California Solar Company Goes Public This Week | KCET
California Solar Company Goes Public This Week
Though solar manufacturing firms are hurting these days due to competition from cheap imported solar panels, the same bargain basement panel prices make things a bit rosier for those firms who install solar panels. As evidence for this split in the solar sector, Bay Area solar leasing company SolarCity has scheduled an Initial Public Offering of its stock for this week.
Founded in 2006, the San Mateo-based company now has operations in 14 states, and is likely best known for its installations on dozens of Walmart stores across the state of California. According to the language in the firm's filing with the Securities and Exchange Commission,, SolarCity now has photovoltaic installations on more than 45,000 rooftops.
The company will be offering 10 million shares of stock in its IPO, and expects to raise between $130 million and $150 million in capital.
At least one analyst thinks that may be somewhat optimistic. As Eric Wesoff writes on Greentech Media,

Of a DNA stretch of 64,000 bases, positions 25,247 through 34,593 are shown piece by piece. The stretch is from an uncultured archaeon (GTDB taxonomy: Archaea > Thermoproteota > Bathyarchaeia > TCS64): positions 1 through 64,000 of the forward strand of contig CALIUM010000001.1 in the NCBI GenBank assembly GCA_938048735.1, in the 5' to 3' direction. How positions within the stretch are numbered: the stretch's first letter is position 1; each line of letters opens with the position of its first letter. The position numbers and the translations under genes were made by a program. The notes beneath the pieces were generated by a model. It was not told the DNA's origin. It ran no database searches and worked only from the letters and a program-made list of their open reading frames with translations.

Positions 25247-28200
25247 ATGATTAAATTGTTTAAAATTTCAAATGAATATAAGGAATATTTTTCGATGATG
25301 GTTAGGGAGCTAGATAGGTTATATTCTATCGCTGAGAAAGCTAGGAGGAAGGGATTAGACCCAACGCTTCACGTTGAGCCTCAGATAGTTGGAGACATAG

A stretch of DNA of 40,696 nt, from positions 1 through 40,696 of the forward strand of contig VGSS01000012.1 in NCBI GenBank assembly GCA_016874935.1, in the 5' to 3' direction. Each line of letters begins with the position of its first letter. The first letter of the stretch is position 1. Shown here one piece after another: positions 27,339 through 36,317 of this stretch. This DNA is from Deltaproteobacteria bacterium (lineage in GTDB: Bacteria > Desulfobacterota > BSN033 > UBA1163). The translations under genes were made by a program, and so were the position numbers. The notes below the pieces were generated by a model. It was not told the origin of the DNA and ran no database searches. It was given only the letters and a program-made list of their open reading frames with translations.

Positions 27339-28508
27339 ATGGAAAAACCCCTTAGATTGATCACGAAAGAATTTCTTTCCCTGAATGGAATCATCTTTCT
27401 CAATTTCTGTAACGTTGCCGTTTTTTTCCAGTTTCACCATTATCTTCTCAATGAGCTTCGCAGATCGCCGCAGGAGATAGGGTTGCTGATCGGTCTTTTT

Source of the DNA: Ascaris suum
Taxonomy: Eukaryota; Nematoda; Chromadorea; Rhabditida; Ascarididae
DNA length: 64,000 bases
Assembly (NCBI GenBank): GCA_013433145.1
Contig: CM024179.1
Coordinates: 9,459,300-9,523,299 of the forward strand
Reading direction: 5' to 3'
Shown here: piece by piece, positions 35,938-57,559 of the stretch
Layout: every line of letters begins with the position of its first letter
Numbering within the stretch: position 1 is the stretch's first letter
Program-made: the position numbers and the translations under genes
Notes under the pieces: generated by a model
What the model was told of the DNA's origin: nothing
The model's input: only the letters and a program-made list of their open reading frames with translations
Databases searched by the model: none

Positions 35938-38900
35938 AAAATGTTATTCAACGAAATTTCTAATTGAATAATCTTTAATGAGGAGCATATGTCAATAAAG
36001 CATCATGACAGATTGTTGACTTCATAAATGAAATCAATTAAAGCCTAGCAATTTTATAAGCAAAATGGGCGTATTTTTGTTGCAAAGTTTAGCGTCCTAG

Debra Fiakas, the Managing Director of Crystal Equity Research, writes that this is "a deal worth considering, but only after the shares get some seasoning. A $13.00 per share price puts a $932 million market value on SolarCity and implies a multiple of 8.4 times revenue. This seems a bit pricey given that the company has not been consistently profitable."
Venture investors in SolarCity are led by Draper Fisher Jurveston, which owns just over a quarter of the company's pre-IPO stock, and Space X founder Elon Musk, who owns about a third of the existing shares.
For ongoing environmental coverage in March 2017 and afterward, please visit our show Earth Focus, or browse Redefine for historic material.
KCET's award-winning environment news project Redefine ran from July 2012 through February 2017.
A former aide to Los Angeles City Councilman Jose Huizar today became the fourth person to agree to plead guilty to a felony charge stemming from the City Hall "pay-to-play" federal corruption probe.
153 workers have tested positive for COVID-19 at the Smithfield Foods-owned meatpacking plant, according to L.A. County Department of Public Health. That's 13 more cases than were first reported by LAist just five days ago.
A new COVID-19 testing site opened at Dodger Stadium today, which city officials say will accommodate three times more people than any other testing site in Los Angeles County.
In an announcement that will delight shaggy-haired residents statewide, Gov. Gavin Newsom today cleared the way for barbershops and hair salons to open in some counties.
- 1 of 290
- next ›